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The Response Page

Tony Hammond

Tony Hammond – 2010 February 10

In Linked Data

(Update - 2010.02.10: I just saw that I posted here on this same topic over a year ago. Oh well, I guess this is a perennial.)

I am opening a new entry to pick up one point that John Erickson made in his last comment to the previous entry:

“I am suggesting that one “baby step” might be to introduce (e.g.) RDFa coding standards for embedding the doi:D syntax.”


It might be worth consulting the latest Crossref DOI Name Information and Guidelines to see what that has to say about this. Section 6.3 - The response page has these two specific requirements for publishers:

  1. When metadata and DOIs are deposited with Crossref, the publisher must have active response pages in place so that they can resolve incoming links.
    • A minimal response page must contain a full bibliographic citation displayed to the user. A response page without bibliographic information should never be presented to a user.

What is truly shocking about these requirements is that this are purely user focussed. There is no mention whatsoever of machines. One might have thought that with the Linked Data gospel in full swing there would at least be a nod to machine-readable metadata. But there’s none. I’m not saying that there should be any requirement, or even any recommendation. But a mention might have been useful to chivvy us all along.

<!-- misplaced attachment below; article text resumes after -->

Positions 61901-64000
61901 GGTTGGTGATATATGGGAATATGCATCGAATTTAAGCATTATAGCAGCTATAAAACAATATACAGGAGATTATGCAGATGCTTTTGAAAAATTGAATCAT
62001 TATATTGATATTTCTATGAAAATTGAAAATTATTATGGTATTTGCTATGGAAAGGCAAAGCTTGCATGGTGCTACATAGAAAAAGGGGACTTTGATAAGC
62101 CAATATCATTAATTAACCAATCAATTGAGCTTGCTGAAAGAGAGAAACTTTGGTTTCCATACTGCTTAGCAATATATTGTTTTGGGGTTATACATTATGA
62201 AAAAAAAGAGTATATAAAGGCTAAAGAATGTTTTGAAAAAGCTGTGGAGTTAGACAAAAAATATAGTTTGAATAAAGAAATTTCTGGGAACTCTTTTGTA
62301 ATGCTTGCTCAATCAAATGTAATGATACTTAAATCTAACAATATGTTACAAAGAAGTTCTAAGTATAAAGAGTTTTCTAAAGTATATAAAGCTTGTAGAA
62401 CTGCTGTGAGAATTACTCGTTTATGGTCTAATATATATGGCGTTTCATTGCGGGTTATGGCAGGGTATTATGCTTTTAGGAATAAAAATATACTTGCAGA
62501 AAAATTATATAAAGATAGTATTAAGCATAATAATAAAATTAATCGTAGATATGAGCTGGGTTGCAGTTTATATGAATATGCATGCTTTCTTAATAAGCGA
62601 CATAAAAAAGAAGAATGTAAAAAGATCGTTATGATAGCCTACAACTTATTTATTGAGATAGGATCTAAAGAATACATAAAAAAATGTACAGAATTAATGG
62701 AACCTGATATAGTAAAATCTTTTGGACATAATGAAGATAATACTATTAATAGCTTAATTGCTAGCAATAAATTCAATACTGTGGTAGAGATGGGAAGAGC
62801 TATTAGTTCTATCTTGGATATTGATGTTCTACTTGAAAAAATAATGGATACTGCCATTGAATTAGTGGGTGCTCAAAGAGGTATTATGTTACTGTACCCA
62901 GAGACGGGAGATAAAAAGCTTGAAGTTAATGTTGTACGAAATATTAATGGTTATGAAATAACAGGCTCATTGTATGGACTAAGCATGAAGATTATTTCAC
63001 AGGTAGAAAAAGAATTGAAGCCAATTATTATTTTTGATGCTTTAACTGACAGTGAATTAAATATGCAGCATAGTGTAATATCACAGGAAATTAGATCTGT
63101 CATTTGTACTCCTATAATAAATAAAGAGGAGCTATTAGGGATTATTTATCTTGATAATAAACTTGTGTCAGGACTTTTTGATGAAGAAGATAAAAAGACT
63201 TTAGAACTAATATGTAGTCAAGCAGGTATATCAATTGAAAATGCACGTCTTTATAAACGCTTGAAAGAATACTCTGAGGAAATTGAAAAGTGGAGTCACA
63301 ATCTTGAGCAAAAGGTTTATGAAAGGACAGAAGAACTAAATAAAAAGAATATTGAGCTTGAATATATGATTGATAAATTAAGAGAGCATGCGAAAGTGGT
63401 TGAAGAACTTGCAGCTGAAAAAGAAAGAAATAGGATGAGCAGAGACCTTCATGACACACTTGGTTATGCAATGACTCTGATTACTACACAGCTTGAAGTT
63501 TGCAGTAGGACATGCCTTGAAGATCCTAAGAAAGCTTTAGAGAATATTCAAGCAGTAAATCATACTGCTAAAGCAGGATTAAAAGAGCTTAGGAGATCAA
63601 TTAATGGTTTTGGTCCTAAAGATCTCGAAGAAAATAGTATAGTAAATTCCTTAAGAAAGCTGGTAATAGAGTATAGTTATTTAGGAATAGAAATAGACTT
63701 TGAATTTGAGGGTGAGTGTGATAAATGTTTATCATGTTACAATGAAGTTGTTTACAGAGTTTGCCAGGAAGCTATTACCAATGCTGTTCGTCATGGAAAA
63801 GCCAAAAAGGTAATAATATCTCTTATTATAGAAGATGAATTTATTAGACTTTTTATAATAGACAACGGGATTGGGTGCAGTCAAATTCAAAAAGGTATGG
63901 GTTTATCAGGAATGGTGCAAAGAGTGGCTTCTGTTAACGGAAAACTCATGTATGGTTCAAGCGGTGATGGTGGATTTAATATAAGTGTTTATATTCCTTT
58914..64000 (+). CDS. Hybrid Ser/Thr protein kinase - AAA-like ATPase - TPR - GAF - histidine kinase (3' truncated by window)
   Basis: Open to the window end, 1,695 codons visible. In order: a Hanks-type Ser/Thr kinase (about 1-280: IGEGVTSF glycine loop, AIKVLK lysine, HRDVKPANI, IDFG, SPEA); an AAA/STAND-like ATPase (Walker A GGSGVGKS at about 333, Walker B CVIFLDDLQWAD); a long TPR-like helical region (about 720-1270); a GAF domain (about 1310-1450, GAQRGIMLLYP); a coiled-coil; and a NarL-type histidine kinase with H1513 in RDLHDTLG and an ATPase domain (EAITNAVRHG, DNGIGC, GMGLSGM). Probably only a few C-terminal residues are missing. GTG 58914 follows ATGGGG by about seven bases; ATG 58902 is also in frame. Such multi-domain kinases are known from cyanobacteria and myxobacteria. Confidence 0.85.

I agree with John that publishers could be encouraged (or even just reminded) that machine-readable metadata could be made available through various mechanisms: HTML META tags (such as we currently provide at Nature - and as blogged here earlier), COinS objects, RDF/XML comments, or best of all RDFa markup as John mentions.

The Web is getting semantic. It’s about time that Crossref members joined the wave. And would be helpful if Crossref were there to help us with some new guidelines too!

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Page owner: Tony Hammond   |   Last updated 2010-February-10